• South West Silents

The Kerfuffle over Five Nights (1915)

Author David Hewitt tells all about a much forgotten (and controversial) silent film from 1915, Bert Haldane's Five Nights. This now lost film, as well as the atmosphere of early cinema going in the UK, is the subject of David's most recent book 'Gold, Violet, Black, Crimson, White' .

What is striking about the film Five Nights – given that it was a silent film – is just how much of a kerfuffle it caused. There would be angry newspaper headlines and letters to the editor, criticism from magistrates, and a trial in front of a High Court judge. And audiences would be sent home disappointed from picture houses across the land.


The film came out during the first full summer of the Great War, and it arrived in Preston before anywhere else. But although the people of that proud cotton town flocked to see it, it would be shown there only once.


Five Nights was about a wealthy young artist with too much time on his hands. It showed him wooing a Chinese woman in faraway Alaska, shooting a Chinese man dead in San Francisco, and getting his own cousin to disrobe for him. Controversially, it also suggested that he was the father of an illegitimate child.

The Chinese woman was played by Sybil de Bray, who wasn’t Chinese at all, while the cousin was played by Eve Balfour. She was a Kiwi, who had enjoyed success on the London stage. The part of the Chinese man, meanwhile, was played by Tom Coventry. Now into his sixtieth year, this was his fourth decade as an actor. Thomas H MacDonald, who played the errant artist, was half his co-star’s age, and it just so happens that he was born in Bristol.


Tom and Thomas were stalwarts of the Barker film company, which had made Five Nights, and which was named for its principal, Will Barker. He had once been managing director of the Warwick Trading Company, Charles Urban’s old concern.


In the last few years, Barker had produced Henry VIII, a film based on Beerbohm Tree’s version of Shakespeare’s play, which had seen Sir Herbert paid the equivalent of £90k for his trouble. The company had also made Sixty Years A Queen, a sumptuous film about ‘Victoria the Good’. And most recently, there had been Jane Shore, the tragic story of a mistress of King Edward IV, in which both Thomas H MacDonald and Tom Coventry had prominent roles.

The kerfuffle began when the Chief Constable of Preston went to see Five Nights and then announced that it was ‘objectionable and offensive’. The film was promptly banned in Bath and Bridgwater and banned in Bradford and Brighton as well.


In West-super-Mare, it was due to be shown at the Regent Street Picture House. This was a refined sort of place, opened two years before, where there was a statue of a goddess on the roof above the front doors.


But then, the manager received an anonymous letter saying, ‘You will be judged for this sin!’ And a bench of magistrates banned the film after seeing it at a private screening. ‘The whole interest of the plot is sexual from beginning to end,’ the chairman explained.


The men who had sent Five Nights to Preston had been distributing the film around the rest of the North as well. Fred White would be sued by Charlie Chaplin for his part in a dubious biopic of the great man. And Walter Stott had already had to explain what he was doing with a young usherette in the back room of a cinema in Huddersfield. Now, they sued the Chief Constable for defamation, and they claimed damages equivalent to £300k.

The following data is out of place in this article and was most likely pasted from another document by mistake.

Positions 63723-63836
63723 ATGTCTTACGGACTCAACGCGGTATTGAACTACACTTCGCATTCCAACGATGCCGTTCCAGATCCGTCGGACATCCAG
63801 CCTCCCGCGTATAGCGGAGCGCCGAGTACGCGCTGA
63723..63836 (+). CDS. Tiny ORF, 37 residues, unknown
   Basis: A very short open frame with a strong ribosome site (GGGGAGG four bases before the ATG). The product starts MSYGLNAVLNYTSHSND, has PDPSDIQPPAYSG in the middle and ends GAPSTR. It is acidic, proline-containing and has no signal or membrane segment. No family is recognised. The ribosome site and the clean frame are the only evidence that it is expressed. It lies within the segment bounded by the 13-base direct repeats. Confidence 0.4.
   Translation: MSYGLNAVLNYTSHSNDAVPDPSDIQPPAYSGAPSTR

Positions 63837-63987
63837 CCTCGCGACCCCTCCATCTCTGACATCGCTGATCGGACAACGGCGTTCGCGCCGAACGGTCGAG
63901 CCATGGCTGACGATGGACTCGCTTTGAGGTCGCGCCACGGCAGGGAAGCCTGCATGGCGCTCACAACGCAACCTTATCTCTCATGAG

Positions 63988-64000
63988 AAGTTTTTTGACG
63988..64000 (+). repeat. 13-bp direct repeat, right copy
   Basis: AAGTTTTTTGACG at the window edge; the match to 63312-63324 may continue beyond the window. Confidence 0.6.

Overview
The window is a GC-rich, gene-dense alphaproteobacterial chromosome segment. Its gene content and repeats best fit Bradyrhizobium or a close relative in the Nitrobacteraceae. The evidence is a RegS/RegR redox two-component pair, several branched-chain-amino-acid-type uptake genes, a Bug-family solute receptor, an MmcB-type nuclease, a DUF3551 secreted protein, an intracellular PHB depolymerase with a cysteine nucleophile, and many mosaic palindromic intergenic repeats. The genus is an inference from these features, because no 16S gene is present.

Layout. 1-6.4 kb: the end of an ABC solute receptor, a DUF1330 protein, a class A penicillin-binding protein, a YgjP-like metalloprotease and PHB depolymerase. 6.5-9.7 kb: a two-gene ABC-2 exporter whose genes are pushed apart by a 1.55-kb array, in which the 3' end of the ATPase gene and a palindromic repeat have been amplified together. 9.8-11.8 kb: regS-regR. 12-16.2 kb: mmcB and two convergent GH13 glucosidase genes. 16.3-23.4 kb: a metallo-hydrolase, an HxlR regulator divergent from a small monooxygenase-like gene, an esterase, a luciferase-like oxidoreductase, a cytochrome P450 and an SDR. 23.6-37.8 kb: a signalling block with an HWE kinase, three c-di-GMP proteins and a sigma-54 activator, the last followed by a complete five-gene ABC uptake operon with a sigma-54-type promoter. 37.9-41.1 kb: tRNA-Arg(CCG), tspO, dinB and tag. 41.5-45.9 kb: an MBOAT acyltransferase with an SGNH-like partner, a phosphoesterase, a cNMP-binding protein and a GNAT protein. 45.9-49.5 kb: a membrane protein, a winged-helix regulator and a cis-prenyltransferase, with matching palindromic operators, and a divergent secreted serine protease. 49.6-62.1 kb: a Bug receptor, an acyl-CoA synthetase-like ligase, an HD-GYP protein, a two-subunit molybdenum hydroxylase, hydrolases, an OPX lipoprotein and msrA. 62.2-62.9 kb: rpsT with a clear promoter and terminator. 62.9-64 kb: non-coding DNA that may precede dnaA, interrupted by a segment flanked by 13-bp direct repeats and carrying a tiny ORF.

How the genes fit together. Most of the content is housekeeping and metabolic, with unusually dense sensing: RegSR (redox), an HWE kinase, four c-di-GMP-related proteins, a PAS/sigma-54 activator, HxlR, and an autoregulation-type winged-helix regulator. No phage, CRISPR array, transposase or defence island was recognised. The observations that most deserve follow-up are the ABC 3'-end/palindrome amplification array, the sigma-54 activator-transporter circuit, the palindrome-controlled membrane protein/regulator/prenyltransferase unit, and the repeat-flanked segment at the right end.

Yet, despite the kerfuffle, no one batted an eyelid when Five Nights was shown in Manchester and Liverpool, Glasgow and Edinburgh. And no one batted an eyelid in Bristol, either. The film was shown in the city just after its one showing in Preston, at the old Bedminster Hippodrome on East Street. Admission prices there ranged from 3d to a shilling. There were ‘free teas’ between 4pm and 6.30pm. And Five Nights was billed as ‘The film sensation of the century’.


The case against the Chief Constable was heard the following spring. The trial, at the Assize Courts in Manchester, lasted two days, but the jury was out barely two hours. And the verdict, when it came, was itself sensational. Walter and Fred had failed in their claim, the foreman solemnly announced, and the Chief Constable had won. What he had said about Five Nights was fair comment and nothing more.

The film would go on being shown around the country, albeit – as interest waned – in ever smaller and less salubrious halls. Sybil de Bray would soon appear on a cigarette card put out by Bristol’s own Wills company, but she would never make another film. Eve Balfour made one more film for Barker, before going to America and featuring in the celebrated Fantômas series.


Thomas H MacDonald would make a few more films, but Will Barker announced his own retirement the day after the Armistice. And after that, the films in which Tom Coventry appeared were made by the likes of IB Davidson and GB Samuelson.


Fred White, meanwhile, would get into trouble again - not just with the Chaplin biopic, but with Where Are My Children? and Trapped by the Mormons as well.

Although Jane Shore can now be viewed online, Henry VIII is considered lost and only a few seconds are known to remain of Sixty Years A Queen. All that remains of Five Nights, meanwhile, is kept in the county archives in – fittingly enough – the proud town of Preston. It isn’t much – just a frame-and-a-half from the film. And while it is still as pink as Will Barker made it, it has grown very brittle over the years.


David Hewitt’s new book – Gold, Violet, Black, Crimson, White – tells the story of the Five Nights kerfuffle and even attempts to reconstruct the film. The book is published by Matador, while David can be found on Twitter.


34 views0 comments